GENEVA, APRIL 7 – In recent months, the pressure on NGOs trying to rescue refugees adrift in the Mediterranean has increased. Three NGOs (Médecins sans Frontières, Save the Children and Jugend Rettet) have been accused by the Italian justice of complicity with smugglers following a vast investigation involving a police officer who infiltrated a rescue ship. 21 activists, seafarers and NGO leaders have been summoned to court. The three NGOs had to give up their rescue operations. And others have done so before them. They are accused of playing into the hands of the smugglers with whom they would have put themselves in direct contact to recover their human cargo. In exchange for the possibility of saving lives at sea, these NGOs would have allowed the smugglers to regain possession of their boats and thus escape the coastguards. This so-called practice has led the former Italian Minister of the Interior of a the right party, Matteo Salvini, to say that the NGOs are the new “cabs of the sea” serving migrants. The case against the three NGOs is ongoing and could last for many more months, if not years, while refugees left to their own fate, fleeing the Libyan coast, continue to sink and die in the Mediterranean.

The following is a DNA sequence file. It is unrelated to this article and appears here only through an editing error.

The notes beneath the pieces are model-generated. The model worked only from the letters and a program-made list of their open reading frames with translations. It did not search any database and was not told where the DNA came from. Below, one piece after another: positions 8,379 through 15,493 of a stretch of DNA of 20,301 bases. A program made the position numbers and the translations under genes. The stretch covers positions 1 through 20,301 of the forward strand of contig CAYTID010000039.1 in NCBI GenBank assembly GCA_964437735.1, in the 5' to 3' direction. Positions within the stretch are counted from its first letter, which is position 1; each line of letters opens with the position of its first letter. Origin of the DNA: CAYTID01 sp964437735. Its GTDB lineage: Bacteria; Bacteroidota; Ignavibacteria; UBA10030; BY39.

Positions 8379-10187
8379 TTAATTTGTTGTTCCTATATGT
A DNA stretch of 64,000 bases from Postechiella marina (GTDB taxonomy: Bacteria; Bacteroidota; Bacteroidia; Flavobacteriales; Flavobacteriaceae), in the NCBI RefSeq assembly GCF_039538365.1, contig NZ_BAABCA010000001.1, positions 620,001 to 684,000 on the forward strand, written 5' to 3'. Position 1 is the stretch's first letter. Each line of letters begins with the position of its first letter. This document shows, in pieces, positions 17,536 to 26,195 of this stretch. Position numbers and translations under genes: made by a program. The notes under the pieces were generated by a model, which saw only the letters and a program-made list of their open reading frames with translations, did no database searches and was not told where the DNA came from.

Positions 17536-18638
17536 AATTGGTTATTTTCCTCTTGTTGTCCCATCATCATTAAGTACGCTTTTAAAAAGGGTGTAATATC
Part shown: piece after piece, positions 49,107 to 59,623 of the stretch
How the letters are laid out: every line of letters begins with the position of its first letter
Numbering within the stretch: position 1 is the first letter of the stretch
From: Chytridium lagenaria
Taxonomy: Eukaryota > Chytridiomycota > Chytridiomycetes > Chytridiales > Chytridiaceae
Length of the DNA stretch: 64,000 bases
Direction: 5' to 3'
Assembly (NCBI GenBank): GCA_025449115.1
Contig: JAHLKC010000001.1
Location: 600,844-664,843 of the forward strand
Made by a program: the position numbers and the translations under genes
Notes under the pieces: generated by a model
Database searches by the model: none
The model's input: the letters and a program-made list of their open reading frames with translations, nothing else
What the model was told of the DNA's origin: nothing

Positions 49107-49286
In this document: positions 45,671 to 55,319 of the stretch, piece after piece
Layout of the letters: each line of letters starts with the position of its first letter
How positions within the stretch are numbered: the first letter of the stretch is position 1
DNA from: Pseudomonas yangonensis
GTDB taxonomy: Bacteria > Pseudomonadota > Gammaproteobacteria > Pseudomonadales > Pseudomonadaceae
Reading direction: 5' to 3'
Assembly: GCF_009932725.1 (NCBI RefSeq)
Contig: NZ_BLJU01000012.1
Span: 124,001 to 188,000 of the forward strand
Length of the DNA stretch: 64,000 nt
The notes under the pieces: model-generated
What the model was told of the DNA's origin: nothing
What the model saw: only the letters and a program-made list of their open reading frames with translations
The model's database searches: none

Are these accusations true? How do these ships operate off the Libyan coast? How does the new Italian government of Mario Draghi intend to follow up on these measures against NGOs? Do they want to prevent any NGO from going to sea to provide assistance? Under what conditions can they now operate? Can Europe continue to turn a blind eye to the sea route where thousands of refugees are dying? How can the European Union relieve Italy or Greece, in the front line, of the burden of the survivors?
These are some of the questions the Geneva Press Club will address with our panel of key players in this issue. The new Italian Under-Secretary of State for Foreign Affairs, Benedetto della Vedova, and the Director General of Médecins Sans Frontières Switzerland, Stephen Cornish, will be facing each other. They will be joined by Flavio Di Giacomo speaker for of the International Organization for Migration (IOM) in Italy and Seraina Eldada, former mediator on board the Aquarius, currently project manager at the Geneva Center for Security Policy (GCSP).